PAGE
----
The city of Ur (Ur of Chaldeans) is located in southern area of Iraq and was first identified in Genesis 12:28. It is considered the most ancient city within Sumaria and later Babylonia.

The Sumerians were credited with inventing beer, irrigation, the wheel and the first written language.

"The Ziggurat was originally a place of worship for the Sumerians who built it about 4,000 years ago," said Chaplain (Maj.) Kevin Lockett, 407th Air Expeditionary Group chaplain. "This was the place civilization, as we know it, began. This was the time when people evolved from individual families who survived as hunters and gatherers into communities where they relied upon each other as farmers, craftsmen and tradesmen. This was one of the first cities known to exist."

According to Chaplain Lockett, Abraham, the son of a wealthy merchant, was thought to have lived there during his childhood and part of his adulthood before traveling to Canaan.

Now, services members, Department of Defense civilians and contractors have the opportunity to experience that history by taking a tour of the Ziggurat and Abraham's home with 407th AEG Chaplains Office. The tour, which averages about 30 people, began several Air and Space Expeditionary Force cycles ago under the guidance of the Chaplain Corps.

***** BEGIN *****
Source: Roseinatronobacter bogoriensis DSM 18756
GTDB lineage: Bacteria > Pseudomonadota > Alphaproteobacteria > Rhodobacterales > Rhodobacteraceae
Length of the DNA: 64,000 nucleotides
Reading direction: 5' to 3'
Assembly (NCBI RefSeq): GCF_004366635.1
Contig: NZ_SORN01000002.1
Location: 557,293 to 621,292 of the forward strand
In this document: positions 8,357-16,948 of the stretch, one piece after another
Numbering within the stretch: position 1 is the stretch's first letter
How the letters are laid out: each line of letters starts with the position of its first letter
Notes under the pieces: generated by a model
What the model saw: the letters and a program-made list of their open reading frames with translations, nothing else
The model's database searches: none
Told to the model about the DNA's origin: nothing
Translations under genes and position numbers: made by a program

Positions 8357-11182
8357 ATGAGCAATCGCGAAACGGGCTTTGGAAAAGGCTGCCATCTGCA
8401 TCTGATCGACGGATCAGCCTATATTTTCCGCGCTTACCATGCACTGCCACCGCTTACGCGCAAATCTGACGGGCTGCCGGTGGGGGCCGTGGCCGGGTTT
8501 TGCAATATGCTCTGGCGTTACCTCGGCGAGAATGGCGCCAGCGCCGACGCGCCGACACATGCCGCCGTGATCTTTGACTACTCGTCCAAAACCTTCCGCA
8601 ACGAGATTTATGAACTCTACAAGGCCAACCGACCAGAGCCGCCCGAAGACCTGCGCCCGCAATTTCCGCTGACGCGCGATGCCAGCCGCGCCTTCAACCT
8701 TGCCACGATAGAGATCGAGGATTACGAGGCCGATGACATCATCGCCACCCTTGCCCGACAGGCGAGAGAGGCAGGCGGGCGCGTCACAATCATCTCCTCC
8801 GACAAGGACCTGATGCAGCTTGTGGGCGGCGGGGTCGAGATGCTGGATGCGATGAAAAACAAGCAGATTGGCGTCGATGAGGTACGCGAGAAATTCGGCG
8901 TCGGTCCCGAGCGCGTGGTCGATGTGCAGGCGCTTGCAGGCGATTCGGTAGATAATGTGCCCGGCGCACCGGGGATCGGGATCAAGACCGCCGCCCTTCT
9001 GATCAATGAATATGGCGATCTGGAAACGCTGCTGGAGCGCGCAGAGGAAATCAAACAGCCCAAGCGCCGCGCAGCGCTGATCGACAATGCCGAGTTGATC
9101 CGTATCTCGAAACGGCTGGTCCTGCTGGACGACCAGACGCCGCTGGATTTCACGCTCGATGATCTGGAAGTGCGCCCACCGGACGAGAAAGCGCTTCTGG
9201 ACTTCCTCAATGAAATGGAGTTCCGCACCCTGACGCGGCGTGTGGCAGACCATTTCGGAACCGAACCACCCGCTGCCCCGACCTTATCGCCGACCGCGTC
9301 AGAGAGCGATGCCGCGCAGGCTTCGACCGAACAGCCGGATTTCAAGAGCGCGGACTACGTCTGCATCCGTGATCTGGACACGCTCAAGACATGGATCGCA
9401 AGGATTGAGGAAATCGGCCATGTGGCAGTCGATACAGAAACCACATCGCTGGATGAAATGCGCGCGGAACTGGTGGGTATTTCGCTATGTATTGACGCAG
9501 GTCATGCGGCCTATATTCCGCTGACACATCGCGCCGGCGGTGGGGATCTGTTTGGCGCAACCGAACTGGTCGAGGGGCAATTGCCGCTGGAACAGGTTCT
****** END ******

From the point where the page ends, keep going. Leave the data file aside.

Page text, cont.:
Services members who want to take the tour first have to sign up for an orientation and safety briefing. Briefings are held Mondays at 6:30 p.m. at Bedrock Chapel Annex, a week prior to the tour. Tours are held Sundays and Mondays at 2:30 p.m.

During the tour, service members can expect to visit the Ziggurat of Ur, the oldest-known standing archway in the world, a royal palace and tombs of the members of the third dynasty of Ur, and the home of Abraham. But time is running short.

"We will most likely be discontinuing the tours in March, so people need to get out there and see it," said Chaplain Lockett. "If people can't make the scheduled tour times, we will gladly work with commanders and first sergeants to arrange special tours for squadrons."
380th Air Expeditionary Wing Mission Video

380th Air Expeditionary Wing Mission Video